I plan on adding a PS3 into my cab to join my PC. Can anyone recommend a USB splitter that will allow the TE sticks to work on the PS3 and PC, so I dont have to constantly open my can to switch inputs?
[LEFT]Commercially? No particular models come to mind, but what you want is a USB switch box, not a splitter. Without the switch, you risk shorting out your TE’s PCB. A quick Google search found this one: http://www.google.com/products/catalog?cid=8349816024699248700
It should also be fairly simple to build one, if you’d rather do that and have some basic electronics knowledge.
You’ll need a breadbaord, a USB-B Female-to-Breadboard adapter, a switch with four inputs (to the stick) and eight outputs (four to each system) to select from which system the stick should draw power and where it should send its signals (this can be created as an array of four one-in two-out toggle switches, but you’ll have to make extra sure you turn them all “off” before actually switching systems), wire (pref. color coded; Red, Black, Green, White), and a USB-B Male-to-Male cable (will be cut in half to make the two output wires). I’m not going to go into the details of putting it all together unless you really want to go that route though.
You could also use a microcontroller to select which system your device should use instead of hardware switches - you’d want to wire up a button and load a program on the microcontroller to switch output if the button is held for longer than a certain duration. This will increase cost, but reduce risk compared to the four toggle switch setup.
PS: If I’ve said anything really wrong here, please correct me. I’m pretty sure this is all accurate though.[/LEFT]
that’ll work but an array of 4 toggles seems completely wrong from an “y u no …” perspective. I’m no EE but I’m pretty sure you could do it by wiring everything in parallel except the +5v line then putting the +5v in a SPDT switch. Voltage would come off of your PCB and go to the common pin on the switch, then you’d wire the +5v from each cable to either of the other pins so power would only go to one cable xor the other.
hell, better than the 4 toggles would just be one 4PSP toggle, though again I’m relatively certain you wouldn’t have to switch all the lines.
Yeah, that sounds a lot better, actually.
Making things more complicated than they need to be is a personal strength.
I have one of these, and it works well (they have a similar one with only two, but the price difference is negligible). Basically internally it works as a series of mutually-exclusive switches that switch all four lines. It’s worth just buying something like this if you don’t have parts on hand; it gives you a decent case and it just works. If you wanted to control it not from the switches, however (say, via a single button on a cabinet on the outside), you’re better off going a different route.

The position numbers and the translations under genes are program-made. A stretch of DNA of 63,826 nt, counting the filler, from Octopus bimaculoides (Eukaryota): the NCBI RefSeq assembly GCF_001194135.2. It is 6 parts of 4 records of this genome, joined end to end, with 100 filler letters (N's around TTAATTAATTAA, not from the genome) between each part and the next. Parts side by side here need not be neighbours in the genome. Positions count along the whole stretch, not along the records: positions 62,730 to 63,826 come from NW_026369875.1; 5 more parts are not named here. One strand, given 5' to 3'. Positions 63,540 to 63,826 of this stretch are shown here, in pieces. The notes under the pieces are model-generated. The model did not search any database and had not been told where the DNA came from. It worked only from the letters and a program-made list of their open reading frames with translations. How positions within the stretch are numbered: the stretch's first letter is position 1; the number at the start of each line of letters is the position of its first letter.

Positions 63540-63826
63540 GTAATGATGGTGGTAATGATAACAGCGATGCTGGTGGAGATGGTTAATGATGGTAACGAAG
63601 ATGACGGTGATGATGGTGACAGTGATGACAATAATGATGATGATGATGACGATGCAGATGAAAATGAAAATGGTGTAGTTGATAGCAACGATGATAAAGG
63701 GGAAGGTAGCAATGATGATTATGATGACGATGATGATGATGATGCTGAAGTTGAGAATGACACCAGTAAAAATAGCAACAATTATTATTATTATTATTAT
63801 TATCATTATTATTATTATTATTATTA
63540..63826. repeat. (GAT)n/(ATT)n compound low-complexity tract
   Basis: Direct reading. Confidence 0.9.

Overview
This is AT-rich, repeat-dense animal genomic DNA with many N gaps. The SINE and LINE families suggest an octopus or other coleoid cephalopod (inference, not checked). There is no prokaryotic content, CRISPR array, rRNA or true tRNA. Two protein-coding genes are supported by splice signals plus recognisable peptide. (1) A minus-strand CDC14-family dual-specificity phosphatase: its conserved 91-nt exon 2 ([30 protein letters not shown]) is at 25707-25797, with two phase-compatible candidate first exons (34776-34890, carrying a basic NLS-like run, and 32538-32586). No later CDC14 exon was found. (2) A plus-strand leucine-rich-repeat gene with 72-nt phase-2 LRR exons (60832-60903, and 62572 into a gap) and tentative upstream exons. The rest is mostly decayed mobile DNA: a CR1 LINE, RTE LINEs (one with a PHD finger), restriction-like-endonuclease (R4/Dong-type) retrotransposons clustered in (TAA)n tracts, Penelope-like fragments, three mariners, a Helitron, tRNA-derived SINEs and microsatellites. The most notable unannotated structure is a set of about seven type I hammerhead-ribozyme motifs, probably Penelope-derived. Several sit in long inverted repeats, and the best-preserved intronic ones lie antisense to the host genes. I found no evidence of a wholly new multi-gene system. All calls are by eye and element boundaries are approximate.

That’s a good deal for the switch box!
My only concern is that my own experience with cheaper USB components (USB hubs in particular) is that they tend to fail after a few years… This is mainly after hard, day-to-day PC/Mac useage. They get hot and that’s what ultimately “kills” the device. (I’ve also had USB keyboards and USB mice go bad after a number of years, too. I traced a series of system malfunctions I had on my Mac to the failures of PCB’s in BOTH the keyboard and mouse I was using. Problems went away after I replaced those pieces of hardware!)
However, I doubt that this device would get worked as hard on an arcade cab unless the end-user has it on 24/7; very few people keep electronics on 24/7.
Really, the components in this thing are dead simple – they’re a bunch of multi-contact toggles that are mechanically triggered to be mutually exclusive (the depressed button pops out when another is pressed). It’s a stupid simple design, and an old mechanical trick that makes it all work. It is pretty cheap on the inside, but there’s no chips or circuitry to really fail. I’d think that the switches would be the first to go, but they’d be used so infrequently that I doubt you’d see such a failure before other aspects made the cabinet obsolete.
It will be used frequently, but only a few hours a day in reality. These should work. Thanks for the tips.
“Frequently” being like, a bunch of switches a day. Like switching systems 20 times a day every day or something; not likely.
I’ve been using a non-powered USB hub for my arcade sticks since SFxT came out… Have I been endangering my sticks?
That’s the one.